Auditors can unearth common problems during the employee interview process. After gaining an understanding of the company through a facility walkthrough and a review of documentation, auditors conduct random interviews with employees. Interviews may reveal complaints and a lack of understanding about employee rights regarding working hours, wages, or safety options.

There are several key terms regarding audit results. Auditors categorize violations as non-critical, critical, or severe. They categorize audits as acceptable, needs improvement, at risk, or non-compliant. There are basically two categories of non-compliant results:

  • Probationary Non-Compliant Results: The auditor may give the facility the opportunity to correct problems within a specified number of visits. If the facility does not correct the violations, the auditor deactivates it from the supplier list. 
  • Grounds for Failure and Zero-Tolerance Violations: Auditors determine intolerable violations after a thorough review of documentation and financial docs and through interviews. Auditors may ban suppliers from working with a brand for a specific number of years. Grounds for audit failure and zero-tolerance violations may include the following: 
     
    • Underage labor
    • Corporal punishment
    • Forced labor
    • Conflict of interest, often in the form of offering some type of bribe to auditors to influence the outcome of the audit

Corrective Action Plans for Social Compliance Violations

Regular communication between the auditors and the facility ensures that the company understands the issue and can help determine the root cause of violations. But, that doesn’t mean the solutions are easy. “It’s more difficult to truly fix the underlying causes of social compliance issues,” says Starr. She continues, “For example, when people have animal health and welfare issues, if you look at the root cause of why someone has mistreated an animal, I’d be willing to bet that this person is being mistreated by the facility, a fact which the mistreated employee is then taking out on the animal.”

Sometimes, it’s a question of changing cultural patterns. For example, factory managers may think that yelling at employees is okay because the culture itself is expressive and loud. “But, that is still potentially abusive behavior, and it amounts to not treating people correctly,” explains Starr. In other cases, the issue to be modified is all too human. “A lot of people don’t want to admit that they’re not treating their workers well,” explains Starr. She adds, “They feel that people should be able to stand up for themselves and speak up. But, that just doesn’t happen. They seem to feel that it’s their right to treat other people the way they want.”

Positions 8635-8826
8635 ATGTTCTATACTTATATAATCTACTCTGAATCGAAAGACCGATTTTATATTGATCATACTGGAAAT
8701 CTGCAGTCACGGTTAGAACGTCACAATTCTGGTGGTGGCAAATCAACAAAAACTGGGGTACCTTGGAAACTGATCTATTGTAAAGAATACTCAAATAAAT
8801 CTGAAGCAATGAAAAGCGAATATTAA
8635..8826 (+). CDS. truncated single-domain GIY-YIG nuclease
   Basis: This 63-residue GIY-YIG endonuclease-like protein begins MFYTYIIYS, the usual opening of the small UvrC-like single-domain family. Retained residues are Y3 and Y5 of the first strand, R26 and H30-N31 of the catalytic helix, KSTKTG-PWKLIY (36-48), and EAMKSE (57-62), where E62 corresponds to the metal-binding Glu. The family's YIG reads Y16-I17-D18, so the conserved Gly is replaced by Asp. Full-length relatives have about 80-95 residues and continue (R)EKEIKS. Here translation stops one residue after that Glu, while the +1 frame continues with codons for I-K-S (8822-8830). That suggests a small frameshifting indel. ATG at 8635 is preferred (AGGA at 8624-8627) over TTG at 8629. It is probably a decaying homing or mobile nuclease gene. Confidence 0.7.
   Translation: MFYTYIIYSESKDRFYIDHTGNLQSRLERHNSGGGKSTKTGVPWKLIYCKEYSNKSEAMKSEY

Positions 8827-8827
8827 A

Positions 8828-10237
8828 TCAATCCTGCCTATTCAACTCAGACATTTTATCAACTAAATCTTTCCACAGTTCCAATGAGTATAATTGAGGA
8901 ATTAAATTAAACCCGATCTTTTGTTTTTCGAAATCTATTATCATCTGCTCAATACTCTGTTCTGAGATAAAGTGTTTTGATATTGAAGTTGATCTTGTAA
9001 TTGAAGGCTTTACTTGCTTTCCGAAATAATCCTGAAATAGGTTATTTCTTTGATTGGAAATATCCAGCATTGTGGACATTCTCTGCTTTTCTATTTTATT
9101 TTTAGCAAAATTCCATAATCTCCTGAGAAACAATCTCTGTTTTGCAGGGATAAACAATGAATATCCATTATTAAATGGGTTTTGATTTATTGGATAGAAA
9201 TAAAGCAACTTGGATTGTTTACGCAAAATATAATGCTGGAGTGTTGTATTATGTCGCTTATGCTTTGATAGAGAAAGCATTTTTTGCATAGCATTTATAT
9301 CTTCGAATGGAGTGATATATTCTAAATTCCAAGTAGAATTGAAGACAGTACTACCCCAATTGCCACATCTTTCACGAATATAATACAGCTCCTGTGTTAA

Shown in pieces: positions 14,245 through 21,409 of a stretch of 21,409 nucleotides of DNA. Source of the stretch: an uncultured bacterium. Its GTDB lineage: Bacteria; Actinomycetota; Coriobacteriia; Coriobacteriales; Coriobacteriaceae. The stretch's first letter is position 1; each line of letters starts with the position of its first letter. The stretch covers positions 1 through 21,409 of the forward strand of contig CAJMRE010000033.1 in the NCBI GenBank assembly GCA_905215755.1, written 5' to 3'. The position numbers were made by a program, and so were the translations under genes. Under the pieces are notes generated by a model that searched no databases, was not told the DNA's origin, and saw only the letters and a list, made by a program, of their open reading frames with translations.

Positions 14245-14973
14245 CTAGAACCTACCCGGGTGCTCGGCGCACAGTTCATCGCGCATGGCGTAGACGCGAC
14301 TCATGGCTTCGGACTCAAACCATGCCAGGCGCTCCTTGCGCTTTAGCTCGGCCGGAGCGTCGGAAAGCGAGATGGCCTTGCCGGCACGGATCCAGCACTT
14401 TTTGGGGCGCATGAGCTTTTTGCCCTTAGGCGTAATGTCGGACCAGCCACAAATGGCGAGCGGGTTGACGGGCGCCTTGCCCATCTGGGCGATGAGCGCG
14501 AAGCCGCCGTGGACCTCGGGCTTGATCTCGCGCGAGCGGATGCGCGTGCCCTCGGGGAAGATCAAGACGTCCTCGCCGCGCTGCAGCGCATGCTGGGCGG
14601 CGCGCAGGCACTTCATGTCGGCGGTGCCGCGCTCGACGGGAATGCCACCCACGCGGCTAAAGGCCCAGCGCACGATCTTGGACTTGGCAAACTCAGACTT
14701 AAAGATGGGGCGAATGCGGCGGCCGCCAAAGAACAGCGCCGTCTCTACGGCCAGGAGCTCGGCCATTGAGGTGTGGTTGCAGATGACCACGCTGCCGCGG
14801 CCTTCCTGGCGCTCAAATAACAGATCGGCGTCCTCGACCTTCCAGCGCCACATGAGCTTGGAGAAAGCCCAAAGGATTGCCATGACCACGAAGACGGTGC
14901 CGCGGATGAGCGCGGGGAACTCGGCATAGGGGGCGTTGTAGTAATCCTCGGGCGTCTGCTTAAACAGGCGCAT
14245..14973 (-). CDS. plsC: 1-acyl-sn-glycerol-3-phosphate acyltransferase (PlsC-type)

Positive Social Compliance Auditing Stories

For all the problems that inaugurated social compliance audits 20 years ago, auditing can bring forth positive outcomes, often when facility management has unintentionally violated guidelines. “You can see the excitement in management when you talk about issues and also see happy workers when good plants make improvements.” Starr says. “There are a lot of really good social audit stories out there. There are a lot of really good people out there,” she emphasizes.

 

What Is a Business Social Compliance Initiative Certification?

The Business Social Compliance Initiative (BSCI) is not a certification but provides an improvement methodology for factories and farms that aim to be certified. BSCI is an initiative of the Foreign Trade Association (FTA), and works to provide a consolidated compliance framework that can be applied to multiple industries. 

SA8000 Certification 

Governing workplace quality, the SA8000 certification standard was published in 1997 by Social Accountability International, a non-profit social welfare group. A voluntary program, SA8000 is considered the first global standard, scalable to any size of organization in any country.

 An SA8000 certification indicates that a company has maintained SA8000 standards for three years. It encourages self-management in social accountability areas but provides for third- party audits to ensure that companies are compliant. Based on the provisions of the International Labour Organization and the Universal Declaration of Human Rights, the standard centers on eight measurable areas, plus management: 

  • Child labor 
  • Forced labor 
  • Health and safety
  • Freedom of association and collective bargaining
  • Discrimination
  • Disciplinary practices
  • Working hours
  • Remuneration
  • Management system

What Is a Sedex Audit?

The Sedex Members Ethical Trade Audit was developed by the Ethical Trade Initiative (ETI) to package best practices in existing audit methods. With SMETA, a supplier can share one audit with multiple brands, thus, saving effort and money. It is based on ETI principles and local law and focuses on health, safety, and labor law and optionally on business ethics and the environment. 

Social Compliance Checklist

Although slight differences may arise with audits, the requirements are generally the same. This checklist, developed from the BSCI audit format, indicates the many types of documentation, equipment, and infrastructure an auditor might look for. Another version of a checklist is specific to the furniture industry.

Issues That Arise Within the Social Audit System

Despite the many frameworks and organizations created to manage social compliance auditing and the rise in companies who require it from suppliers, the system is not perfect. Problems with the auditing system do exist. Some companies choose the lowest-bidding supplier even if the bidder’s social compliance is poor. As a result, it’s possible that suppliers who try to do the right thing sustain higher costs.